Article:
(guest post by Ryan Black)
Nothing beats the feel, the sound and the smell of a wood-burning fireplace in the living room. We love it so much that in the absence of a fireplace, we turn on a “yule log” video just to recreate the atmosphere during Christmas time.
Wood-burning fireplaces can be difficult to clean and maintain though. And fires are sometimes a hassle to build when you want to enjoy a warm evening.
Gas, on the other hand, is clean and nearly instant. A literal flip of the switch will heat your home and simulate the sensation of a wood-burning fireplace. Gas fireplaces have come a long way, and if you’re ready to convert your old wood-burning unit to a more convenient solution, here’s how to install your first gas burning fireplace.
Decades of wood burning can take a toll on your home’s chimney. Hire a professional chimney sweep to inspect and determine whether your fireplace is compatible for a gas unit. Most fireplaces are gas compatible. Angie’s List suggests getting your chimney inspected on an annual basis, regardless of whether you’re looking to convert to gas.
If your fireplace doesn’t already have a gas connection, you may want to reevaluate the conversion, as it could be expensive. If a gas connection exists, contact a fireplace service company to extend the gas line to your fireplace. This extension could be relatively inexpensive, as opposed to installing a new gas line, if you already use gas for cooking or water heating in your home.
Once you know your home is ready for a gas fireplace, choose one of three options — a gas insert, a vented log or a vent-free log. Your decision should be based on what you want your fireplace to accomplish.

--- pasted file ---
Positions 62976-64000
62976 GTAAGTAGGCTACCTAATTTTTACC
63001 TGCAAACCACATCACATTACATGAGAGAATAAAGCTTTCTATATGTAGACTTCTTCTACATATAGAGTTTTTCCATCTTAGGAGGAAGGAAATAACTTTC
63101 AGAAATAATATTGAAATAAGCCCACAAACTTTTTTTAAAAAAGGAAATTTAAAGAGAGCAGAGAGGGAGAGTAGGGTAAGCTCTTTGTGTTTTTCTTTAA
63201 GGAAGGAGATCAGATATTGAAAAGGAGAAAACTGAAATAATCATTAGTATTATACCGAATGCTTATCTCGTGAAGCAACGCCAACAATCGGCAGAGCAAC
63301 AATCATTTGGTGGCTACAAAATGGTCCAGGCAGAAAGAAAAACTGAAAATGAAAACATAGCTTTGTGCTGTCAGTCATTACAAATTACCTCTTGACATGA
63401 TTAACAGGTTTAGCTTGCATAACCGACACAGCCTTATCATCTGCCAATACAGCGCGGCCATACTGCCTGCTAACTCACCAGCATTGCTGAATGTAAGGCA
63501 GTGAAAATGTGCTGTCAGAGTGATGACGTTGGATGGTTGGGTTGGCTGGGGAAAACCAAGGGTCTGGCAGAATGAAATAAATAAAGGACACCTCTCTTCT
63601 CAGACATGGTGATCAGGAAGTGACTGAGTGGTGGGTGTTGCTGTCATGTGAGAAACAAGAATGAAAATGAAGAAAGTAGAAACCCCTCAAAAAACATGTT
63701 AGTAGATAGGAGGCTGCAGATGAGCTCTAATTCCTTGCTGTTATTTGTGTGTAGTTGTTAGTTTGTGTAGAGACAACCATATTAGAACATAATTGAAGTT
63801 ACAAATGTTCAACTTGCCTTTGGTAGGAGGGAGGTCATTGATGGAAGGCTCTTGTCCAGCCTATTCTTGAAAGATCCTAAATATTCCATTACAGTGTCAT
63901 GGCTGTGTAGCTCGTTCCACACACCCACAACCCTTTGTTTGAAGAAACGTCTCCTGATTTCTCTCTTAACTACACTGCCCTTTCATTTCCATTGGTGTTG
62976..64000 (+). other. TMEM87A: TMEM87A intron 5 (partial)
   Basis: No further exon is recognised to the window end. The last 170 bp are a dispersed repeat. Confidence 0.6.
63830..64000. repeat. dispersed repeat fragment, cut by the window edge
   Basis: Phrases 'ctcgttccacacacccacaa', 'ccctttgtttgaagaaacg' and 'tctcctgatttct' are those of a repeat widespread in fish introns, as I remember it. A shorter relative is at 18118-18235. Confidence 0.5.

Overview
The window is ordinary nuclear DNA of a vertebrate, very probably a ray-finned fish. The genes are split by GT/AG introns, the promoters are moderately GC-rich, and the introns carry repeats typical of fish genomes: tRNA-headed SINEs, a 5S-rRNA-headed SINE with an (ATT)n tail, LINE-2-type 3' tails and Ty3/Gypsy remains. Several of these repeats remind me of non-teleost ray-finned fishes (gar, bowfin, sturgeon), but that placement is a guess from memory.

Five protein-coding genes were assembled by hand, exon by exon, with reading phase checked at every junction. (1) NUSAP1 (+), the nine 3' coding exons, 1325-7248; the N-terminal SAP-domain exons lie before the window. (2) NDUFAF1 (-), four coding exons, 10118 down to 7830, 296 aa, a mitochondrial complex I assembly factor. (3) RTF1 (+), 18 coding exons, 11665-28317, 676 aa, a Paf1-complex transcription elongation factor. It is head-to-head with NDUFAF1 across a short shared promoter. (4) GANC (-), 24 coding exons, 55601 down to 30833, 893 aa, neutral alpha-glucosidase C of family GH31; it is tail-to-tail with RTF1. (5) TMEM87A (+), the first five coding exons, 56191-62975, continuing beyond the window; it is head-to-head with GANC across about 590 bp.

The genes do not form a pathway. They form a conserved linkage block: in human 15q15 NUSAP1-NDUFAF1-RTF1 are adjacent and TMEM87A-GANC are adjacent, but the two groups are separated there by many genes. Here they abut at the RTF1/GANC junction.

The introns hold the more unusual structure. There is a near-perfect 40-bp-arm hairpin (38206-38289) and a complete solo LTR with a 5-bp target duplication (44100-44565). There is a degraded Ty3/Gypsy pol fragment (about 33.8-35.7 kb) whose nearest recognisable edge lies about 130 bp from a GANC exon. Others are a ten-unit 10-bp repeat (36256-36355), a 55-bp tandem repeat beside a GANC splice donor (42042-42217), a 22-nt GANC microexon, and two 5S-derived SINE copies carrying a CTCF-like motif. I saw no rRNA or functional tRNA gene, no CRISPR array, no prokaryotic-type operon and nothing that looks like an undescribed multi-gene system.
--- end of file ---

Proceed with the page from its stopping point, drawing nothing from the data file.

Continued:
A gas insert can be installed in an existing masonry fireplace. It’s a lower-cost alternative to a complete renovation. If you want to heat your home, use a vented gas log. If you’re not concerned with heat but want the look of an old, wood-burning fireplace, add a vent-free gas log.
Vented gas logs can be better for those who have allergies, as vent-free logs may put unburned combustion products into the air. Some HOAs outlaw vent-free logs too. The Chimney Safety Institute of America gives another great overview of the differences.
The total cost of conversion can range between $1,000 to $6,000, depending on which type of fireplace you choose. Gas inserts are the most expensive, while vented and vent-free logs are more affordable. Gas line accessibility also influences the price.
Gas connections and burning devices are not DIY projects. Hire a professional for this job. Any chimney, fireplace or gas line professional you consider should be licensed and insured, as they will be making major changes to your home throughout the project.
Flip a Switch
Igniting a gas fireplace really is as easy as flipping a switch or even pressing a button on a remote. No more chopping wood, no more crumpling newspaper under logs and no more messy cleanup. Your new fireplace will be instant on and instant off, with nothing to do in between other than sit back and relax.